LGBT and the sacred

In our nation, LGBT persons and the sacred have long been consigned to an inimical circuit. As early as March, the Prime Minister’s Department had announced its plans to curb the virulent LGBT ‘problem’ in the Malaysian society, which included the drafting of an ‘LGBT-Mak Nyah module’ and ‘anti-homosexual campaigns’ that were particularly directed at LGBT Muslims. It was also during this time that the Malaysian Christian-based Real Love Ministry which works for the ‘sexually broken’ declared that divine omniscience and predilection insisted on a disavowal of homosexual inclinations.

In April, more than a thousand people took to the sports complex in Universiti Putra Malaysia for an anti-LGBT demonstration against what was perceived as collusion between LGBT persons, free sex and political propaganda. Speakers denounced LGBT persons as those whose souls were gripped by the devil. In that same month, a workshop entitled ‘LGBT Mengundang Bala Allah’ (LGBT invites the Wrath of God) was held at Universiti Teknologi Malaysia.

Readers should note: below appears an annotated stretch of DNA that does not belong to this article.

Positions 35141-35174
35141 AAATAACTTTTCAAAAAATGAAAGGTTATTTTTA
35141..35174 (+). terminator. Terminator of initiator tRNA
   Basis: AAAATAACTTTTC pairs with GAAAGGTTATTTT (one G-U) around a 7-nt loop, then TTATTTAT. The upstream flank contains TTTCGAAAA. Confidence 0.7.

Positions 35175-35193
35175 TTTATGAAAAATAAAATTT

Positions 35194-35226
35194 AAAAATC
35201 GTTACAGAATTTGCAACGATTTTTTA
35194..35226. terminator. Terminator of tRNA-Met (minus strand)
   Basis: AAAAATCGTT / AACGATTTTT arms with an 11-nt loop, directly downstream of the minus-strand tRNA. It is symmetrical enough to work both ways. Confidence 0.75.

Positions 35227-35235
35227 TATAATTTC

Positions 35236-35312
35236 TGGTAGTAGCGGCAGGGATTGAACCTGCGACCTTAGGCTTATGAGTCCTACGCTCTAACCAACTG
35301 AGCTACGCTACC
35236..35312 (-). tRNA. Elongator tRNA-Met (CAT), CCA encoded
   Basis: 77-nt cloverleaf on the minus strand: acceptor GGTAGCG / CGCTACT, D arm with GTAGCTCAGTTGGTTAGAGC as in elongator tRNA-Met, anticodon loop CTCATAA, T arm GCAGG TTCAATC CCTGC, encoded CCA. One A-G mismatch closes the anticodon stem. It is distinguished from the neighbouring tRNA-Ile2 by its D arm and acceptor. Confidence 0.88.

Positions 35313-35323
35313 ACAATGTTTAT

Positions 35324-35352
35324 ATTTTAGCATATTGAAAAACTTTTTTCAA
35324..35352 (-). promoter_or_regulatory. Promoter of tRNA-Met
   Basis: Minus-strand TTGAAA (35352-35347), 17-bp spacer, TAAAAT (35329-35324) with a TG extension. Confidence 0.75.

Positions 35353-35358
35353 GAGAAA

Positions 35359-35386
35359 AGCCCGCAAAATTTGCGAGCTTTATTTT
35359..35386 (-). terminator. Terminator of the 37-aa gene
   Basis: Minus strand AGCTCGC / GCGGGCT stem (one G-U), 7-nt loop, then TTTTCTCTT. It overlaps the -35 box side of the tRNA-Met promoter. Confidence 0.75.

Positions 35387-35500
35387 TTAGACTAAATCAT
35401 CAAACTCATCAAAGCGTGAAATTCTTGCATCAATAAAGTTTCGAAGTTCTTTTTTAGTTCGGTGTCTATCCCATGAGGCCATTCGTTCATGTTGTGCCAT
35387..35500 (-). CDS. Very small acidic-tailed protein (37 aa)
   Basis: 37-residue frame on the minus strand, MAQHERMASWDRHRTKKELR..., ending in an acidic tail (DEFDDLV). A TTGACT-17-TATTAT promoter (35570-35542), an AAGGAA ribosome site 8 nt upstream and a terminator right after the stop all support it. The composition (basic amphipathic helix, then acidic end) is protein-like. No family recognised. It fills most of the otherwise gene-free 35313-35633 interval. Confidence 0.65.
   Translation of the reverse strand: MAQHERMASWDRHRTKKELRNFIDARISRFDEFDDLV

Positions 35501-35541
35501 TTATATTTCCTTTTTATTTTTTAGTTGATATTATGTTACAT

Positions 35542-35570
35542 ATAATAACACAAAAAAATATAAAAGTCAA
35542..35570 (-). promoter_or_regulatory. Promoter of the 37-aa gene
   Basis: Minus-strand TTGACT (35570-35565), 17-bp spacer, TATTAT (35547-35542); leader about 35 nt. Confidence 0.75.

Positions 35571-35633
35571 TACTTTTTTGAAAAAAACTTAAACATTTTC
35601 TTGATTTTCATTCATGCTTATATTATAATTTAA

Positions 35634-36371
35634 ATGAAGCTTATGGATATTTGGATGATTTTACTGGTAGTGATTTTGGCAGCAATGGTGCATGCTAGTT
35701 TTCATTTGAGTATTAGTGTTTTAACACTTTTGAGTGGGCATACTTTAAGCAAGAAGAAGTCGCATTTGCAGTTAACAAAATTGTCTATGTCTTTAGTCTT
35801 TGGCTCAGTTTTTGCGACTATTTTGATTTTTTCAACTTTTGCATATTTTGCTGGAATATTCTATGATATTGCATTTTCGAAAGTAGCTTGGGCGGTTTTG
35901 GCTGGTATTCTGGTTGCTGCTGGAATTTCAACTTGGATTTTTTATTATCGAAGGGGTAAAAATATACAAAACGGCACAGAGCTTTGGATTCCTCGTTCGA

The speakers made every possible effort to condemn LGBT persons as traitors to Islam and human civilisation, and made a plea for Malaysians to refrain from courting divine retribution by supporting those ‘who followed in the footsteps of Satan’. In June, the Prime Minister’s Department disavowed any protection in the Malaysian federal constitution for those whose gender identities and sexual inclinations did not conform to heteronormative dictates.

The premier of Malaysia spoke of LGBT persons as threats to Islam and the nation in July, and proceeded to exclude LGBT rights in the signing of the Asean Human Rights Declaration during the 21st Asean Summit in November. During Umno’s final assembly gathering in December, delegates spoke against ‘the LGBT lifestyle’ which they conflated with negative ideas of pluralism and liberalism. LGBT persons were rebuked for following the ‘teaching of the devil’.

Enveloped by such condemnations, is it any wonder that many LGBT Malaysians remain cynically unconvinced that ‘stars are brightly shining’?

A new and glorious morn


A thrill of hope the weary world rejoices,
For yonder breaks a new and glorious morn.